Mushrooms & Microfauna Gallery
Images of the under-appreciated life forms within a live vivarium ecosystem
The importance of mushrooms & microfauna within a living vivarium environment can't be understated. Mushrooms are the fruiting body of a fungus which can sound "icky" at first, until we consider the incredible importance of mycorrhizal relationships. Mycorrhizal fungi grow (usually) mutualistically with plants to help the flora better absorb minerals & nutrients within the substrate, while the fungus benefits from being hosted in & on the plant's root systems, absorbing carbohydrates. The vast majority of plants within live vivariums benefit from this relationship. A step up the food chain, we'll find Springtails & Isopods munching on any spent mushrooms (and subterranian fungus), while also consuming other detritus that would otherwise build up within the enclosed environment. This is why these species of Microfauna are often referred to as "clean up crews" or "vivarium janitors". In truth, they might not be able to do all the work themselves, without the help of the mycorrhizal fungi! It's all really a fascinating, functional slice of natural biology once it's understood & appreciated. Below, we've got some of our favorite images of Springtails, Isopods, and Mushrooms we've seen in our vivaria.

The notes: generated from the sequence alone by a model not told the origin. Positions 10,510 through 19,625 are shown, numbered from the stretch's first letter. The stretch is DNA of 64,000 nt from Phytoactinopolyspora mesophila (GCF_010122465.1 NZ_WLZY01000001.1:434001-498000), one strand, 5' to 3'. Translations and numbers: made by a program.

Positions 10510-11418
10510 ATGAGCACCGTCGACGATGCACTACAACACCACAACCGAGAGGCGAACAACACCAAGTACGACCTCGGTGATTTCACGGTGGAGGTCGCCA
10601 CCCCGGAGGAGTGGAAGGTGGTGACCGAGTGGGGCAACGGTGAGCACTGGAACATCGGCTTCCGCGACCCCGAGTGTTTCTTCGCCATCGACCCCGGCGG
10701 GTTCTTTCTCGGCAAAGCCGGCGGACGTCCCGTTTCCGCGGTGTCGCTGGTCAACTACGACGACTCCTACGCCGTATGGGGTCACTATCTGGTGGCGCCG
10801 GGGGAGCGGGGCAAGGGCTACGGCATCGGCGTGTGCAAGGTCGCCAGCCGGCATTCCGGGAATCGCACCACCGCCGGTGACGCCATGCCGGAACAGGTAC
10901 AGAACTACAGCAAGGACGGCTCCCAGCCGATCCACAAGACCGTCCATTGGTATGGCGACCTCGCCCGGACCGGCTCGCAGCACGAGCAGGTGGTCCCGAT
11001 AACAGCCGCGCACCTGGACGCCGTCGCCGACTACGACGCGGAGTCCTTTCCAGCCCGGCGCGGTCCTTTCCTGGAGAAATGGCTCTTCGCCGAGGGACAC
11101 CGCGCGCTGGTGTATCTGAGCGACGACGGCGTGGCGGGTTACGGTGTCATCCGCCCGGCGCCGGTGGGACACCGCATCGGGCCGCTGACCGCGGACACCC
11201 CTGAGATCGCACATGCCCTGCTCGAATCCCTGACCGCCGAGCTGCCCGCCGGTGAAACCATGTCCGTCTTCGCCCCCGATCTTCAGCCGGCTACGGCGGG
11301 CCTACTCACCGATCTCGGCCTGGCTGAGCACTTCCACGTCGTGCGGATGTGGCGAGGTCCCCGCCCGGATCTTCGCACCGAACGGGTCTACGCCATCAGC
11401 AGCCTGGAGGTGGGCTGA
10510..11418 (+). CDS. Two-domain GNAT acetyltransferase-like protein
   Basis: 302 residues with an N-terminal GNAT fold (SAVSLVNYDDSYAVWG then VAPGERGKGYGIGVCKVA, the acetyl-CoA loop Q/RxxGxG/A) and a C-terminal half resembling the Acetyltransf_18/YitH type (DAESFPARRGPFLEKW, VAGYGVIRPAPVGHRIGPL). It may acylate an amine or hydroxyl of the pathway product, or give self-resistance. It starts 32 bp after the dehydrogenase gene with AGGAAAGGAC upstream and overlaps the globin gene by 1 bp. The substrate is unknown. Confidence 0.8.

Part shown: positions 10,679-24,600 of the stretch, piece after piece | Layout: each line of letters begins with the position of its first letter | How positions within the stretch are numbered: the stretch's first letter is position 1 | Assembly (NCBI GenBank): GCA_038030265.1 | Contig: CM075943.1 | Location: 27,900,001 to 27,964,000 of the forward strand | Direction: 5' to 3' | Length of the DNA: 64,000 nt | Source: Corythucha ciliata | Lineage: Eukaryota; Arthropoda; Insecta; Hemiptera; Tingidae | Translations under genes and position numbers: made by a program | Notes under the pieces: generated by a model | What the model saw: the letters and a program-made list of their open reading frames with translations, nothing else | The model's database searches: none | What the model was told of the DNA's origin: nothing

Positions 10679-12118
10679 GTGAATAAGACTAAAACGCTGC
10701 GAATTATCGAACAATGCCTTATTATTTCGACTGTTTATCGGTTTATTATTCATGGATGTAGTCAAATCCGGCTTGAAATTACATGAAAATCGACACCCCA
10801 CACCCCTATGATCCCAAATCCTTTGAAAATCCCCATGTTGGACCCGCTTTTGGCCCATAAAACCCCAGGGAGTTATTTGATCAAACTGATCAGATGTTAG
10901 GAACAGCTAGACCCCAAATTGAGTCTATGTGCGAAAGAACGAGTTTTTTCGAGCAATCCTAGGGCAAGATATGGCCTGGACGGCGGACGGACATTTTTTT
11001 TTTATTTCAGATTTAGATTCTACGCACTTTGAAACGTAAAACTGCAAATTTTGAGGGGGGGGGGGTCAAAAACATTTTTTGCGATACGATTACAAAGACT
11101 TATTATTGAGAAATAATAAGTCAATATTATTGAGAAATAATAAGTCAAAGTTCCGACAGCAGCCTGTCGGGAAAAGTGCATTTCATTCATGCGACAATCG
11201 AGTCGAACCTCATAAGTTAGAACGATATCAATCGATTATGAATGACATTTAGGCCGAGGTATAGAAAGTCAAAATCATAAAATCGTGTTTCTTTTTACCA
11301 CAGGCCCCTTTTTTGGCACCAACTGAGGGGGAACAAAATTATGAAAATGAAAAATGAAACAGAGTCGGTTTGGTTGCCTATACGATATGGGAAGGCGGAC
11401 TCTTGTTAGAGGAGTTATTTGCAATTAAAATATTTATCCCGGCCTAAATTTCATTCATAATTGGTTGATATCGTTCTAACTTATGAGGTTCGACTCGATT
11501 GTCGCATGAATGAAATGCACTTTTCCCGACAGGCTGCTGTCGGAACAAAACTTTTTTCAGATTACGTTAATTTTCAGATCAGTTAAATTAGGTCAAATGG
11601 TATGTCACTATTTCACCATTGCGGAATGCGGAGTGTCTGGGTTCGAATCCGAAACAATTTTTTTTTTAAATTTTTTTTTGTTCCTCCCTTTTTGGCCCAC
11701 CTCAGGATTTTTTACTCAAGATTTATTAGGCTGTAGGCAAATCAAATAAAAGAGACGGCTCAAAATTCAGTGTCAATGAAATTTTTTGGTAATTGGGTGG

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Mushrooms growing on Malaysian Driftwood
Orange Isopod climbing on Cork
A pair of Mushrooms growing through NEHERP moss
These are some of the most common types we see!
A less common white mushroom
A dwarf white isopod on part of a HD Background
A yellow & orange vivarium mushroom
A group of mushrooms growing on NEHERP Moss
Dwarf Purple Isopod
Another common mushroom growing with NEHERP Moss
Awesome cluster of mushrooms on Ghostwood
Dwarf White Isopod
On Alsobia dianthiflora
Springtails In Vivarium
Eating left-over Gecko food!
Uncommon, tiny white mushroom
Bright Orange Vivarium Mushroom
One of our favorite vivarium photos!
Cluster of vivarium mushrooms
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